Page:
2019, R, 92 min. Directed by Derrick Borte. Starring Jim Gaffigan, Robbie Jones, Isabel Arraiza, Tammy Blanchard, Alejandro Hernandez.
REVIEWED By Marjorie Baumgarten, Fri., Sept. 20, 2019
Cam, a desperate loser (played credibly by the comedian Jim Gaffigan), has seen his American dream go kaput. Canned from his job, divorced from his wife (Blanchard), and allowed only court-ordered supervised visits with his child, Cam has taken to driving for the ridesharing app Hail in order to pay his alimony and child support (both of which are in arrears). Now he only dreams of escape (as indicated in the opening shot of Cam inside his car idly watching airplanes take off) rather than advancement. His dream ends whenever the app beckons him for a ride.
A little extra cash comes his way when he’s hired by Mazz (Jones), a low-level drug dealer, to drive exclusively for him. Mazz likes the idea of getting ferried around town in Cam’s nondescript sedan that has a smiley face hanging from the rearview mirror instead of a flashy vehicle that screams that it’s been fueled with illegal profits. The screenplay by director Derrick Borte and Daniel Forte draws some distinct comparisons between the foul-mouthed (prodigious use of the N-word included), pistol-whipping black gangster who goes home to a wife and son and Cam’s white, bottled-up failure whose skin grows redder and more itchy the hotter under the collar he gets. With his tousled strawberry blond hair, Gaffigan looks something like a rumpled and puffy version of Philip Seymour Hoffman in Love Liza or Before the Devil Knows You’re Dead.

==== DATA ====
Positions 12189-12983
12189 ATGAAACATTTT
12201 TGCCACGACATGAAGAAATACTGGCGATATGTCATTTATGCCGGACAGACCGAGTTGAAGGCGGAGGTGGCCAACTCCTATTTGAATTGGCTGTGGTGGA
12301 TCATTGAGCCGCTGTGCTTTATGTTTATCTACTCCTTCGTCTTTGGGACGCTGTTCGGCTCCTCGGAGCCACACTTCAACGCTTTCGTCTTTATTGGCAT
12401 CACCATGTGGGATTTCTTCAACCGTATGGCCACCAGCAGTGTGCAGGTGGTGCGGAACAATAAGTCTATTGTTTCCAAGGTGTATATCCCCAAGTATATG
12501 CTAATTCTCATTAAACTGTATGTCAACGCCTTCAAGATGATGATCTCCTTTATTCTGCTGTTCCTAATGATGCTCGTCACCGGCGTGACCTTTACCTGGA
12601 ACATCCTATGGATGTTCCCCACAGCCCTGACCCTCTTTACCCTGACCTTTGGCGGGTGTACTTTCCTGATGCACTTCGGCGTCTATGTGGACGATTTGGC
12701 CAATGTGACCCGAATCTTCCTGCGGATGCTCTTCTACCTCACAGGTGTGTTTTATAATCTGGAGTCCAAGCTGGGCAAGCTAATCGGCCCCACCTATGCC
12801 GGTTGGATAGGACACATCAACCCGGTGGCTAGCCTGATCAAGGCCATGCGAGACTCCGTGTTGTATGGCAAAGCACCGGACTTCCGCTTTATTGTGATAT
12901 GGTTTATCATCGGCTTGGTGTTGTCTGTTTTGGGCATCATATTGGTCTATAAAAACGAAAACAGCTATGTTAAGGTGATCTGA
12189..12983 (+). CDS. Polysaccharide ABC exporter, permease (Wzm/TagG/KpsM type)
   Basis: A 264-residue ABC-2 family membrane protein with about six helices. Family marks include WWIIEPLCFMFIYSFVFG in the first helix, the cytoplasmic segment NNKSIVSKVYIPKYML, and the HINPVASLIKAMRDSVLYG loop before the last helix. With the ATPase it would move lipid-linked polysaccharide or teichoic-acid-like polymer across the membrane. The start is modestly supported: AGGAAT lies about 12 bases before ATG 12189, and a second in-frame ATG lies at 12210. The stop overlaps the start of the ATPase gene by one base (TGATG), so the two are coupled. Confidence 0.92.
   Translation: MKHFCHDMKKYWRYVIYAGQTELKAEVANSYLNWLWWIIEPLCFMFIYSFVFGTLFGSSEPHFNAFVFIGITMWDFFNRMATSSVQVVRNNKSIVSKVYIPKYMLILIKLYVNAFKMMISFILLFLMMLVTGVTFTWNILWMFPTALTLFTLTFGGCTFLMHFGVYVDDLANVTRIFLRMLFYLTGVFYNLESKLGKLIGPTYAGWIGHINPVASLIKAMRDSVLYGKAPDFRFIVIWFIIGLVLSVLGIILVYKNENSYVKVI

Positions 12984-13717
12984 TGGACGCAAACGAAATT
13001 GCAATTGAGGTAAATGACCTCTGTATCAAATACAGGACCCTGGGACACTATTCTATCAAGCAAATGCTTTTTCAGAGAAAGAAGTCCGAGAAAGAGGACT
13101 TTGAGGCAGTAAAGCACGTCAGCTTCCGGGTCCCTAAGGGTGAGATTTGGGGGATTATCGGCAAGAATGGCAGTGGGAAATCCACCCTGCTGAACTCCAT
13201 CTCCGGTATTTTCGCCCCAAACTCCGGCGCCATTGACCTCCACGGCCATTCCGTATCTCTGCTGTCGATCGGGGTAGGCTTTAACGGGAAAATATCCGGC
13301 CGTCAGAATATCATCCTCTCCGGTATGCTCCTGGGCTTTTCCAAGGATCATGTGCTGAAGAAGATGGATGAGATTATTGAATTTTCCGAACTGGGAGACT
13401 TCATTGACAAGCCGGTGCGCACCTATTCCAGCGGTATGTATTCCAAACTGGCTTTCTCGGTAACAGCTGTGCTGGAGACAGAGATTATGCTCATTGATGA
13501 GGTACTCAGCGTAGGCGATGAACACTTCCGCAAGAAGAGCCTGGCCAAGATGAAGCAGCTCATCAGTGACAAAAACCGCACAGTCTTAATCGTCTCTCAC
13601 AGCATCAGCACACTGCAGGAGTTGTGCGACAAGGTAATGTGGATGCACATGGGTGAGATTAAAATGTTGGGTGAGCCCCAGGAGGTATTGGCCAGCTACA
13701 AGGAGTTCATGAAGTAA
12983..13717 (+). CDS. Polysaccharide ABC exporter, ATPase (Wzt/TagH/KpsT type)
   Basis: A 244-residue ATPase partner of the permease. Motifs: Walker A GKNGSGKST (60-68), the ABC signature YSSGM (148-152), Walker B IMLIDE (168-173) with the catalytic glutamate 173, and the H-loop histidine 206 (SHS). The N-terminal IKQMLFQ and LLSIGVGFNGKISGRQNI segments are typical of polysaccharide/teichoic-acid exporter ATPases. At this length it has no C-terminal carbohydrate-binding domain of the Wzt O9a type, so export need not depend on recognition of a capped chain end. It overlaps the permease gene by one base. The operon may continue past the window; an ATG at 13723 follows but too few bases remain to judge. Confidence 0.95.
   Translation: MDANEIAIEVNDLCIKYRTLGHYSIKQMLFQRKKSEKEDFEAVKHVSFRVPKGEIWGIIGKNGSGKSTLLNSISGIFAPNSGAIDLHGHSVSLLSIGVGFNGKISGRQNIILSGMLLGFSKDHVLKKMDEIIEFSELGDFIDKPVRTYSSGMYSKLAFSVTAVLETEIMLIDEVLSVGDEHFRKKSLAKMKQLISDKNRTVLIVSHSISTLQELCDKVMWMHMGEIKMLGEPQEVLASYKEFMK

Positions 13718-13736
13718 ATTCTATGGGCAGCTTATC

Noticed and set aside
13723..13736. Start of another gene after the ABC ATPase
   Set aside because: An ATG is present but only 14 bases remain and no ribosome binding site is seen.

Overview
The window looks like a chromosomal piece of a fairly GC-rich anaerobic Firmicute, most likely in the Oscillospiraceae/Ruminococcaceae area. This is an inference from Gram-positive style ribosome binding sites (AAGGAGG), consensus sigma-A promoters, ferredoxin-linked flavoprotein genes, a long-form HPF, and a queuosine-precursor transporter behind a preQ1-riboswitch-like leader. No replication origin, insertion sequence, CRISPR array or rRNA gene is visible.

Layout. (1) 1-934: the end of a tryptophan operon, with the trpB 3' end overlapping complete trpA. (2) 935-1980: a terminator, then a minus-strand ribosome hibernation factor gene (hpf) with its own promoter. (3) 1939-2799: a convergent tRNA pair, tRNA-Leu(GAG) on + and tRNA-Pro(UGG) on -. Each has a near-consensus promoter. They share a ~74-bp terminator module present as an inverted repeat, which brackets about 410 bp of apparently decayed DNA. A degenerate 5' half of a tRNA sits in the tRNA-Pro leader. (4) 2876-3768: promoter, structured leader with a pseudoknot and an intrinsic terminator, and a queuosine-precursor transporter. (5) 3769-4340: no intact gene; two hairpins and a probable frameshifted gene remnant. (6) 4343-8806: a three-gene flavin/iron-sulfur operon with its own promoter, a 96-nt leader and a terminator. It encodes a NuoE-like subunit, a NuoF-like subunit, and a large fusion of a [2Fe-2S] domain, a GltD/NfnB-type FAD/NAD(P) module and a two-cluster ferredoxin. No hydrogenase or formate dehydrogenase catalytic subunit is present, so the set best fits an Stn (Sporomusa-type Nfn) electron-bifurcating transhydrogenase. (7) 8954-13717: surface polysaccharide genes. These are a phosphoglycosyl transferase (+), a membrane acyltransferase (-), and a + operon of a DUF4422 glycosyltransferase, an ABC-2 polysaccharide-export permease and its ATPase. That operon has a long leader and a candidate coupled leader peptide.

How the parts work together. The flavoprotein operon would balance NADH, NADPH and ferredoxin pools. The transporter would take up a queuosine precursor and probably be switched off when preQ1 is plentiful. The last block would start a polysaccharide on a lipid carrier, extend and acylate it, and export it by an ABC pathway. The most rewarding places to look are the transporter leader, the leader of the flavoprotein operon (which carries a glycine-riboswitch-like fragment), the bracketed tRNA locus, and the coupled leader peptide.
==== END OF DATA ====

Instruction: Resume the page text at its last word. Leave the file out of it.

Before long, Cam hatches a lame-brained, get-rich-quick plan, which is telegraphed by the withdrawal of his meager funds from an ATM and his subsequent purchase of a balaclava and toy gun. Cam’s scheme, however, goes south practically from the get-go, further demonstrating what a loser the character is. The remainder of the film takes place primarily in Cam’s Chevy, as he drives Mazz and his girlfriend Marina (Arraiza) around town, while purposelessly misleading the couple to cover his own misdeeds yet still rake in some ill-gained profits.
Despite earning his bread and butter with genial comedy noted for its family-friendly language and humor, Jim Gaffigan performs laudably in this decidedly dark role. It’s as though he is revealing the angry and distempered underbelly of his warm and good-humored popular persona. It’s intellectually understandable, although that comedic presence lurks like an 800-pound gorilla in the vehicle. Although the comedy ape never breaks loose, if Gaffigan is going to play additional dark and amoral roles in the future, it may take him a while to build a career like Adam Sandler’s, which can be clearly divided into his comedy and dramatic performances. Borte films a great deal of American Dreamer in facial close-ups, which highlight the characters’ frenzies, but does little to expand the story beyond the car’s confines. And since none of the characters are terribly bright or likable, the experience of watching the film is like being trapped inside a locked car stuck in neutral.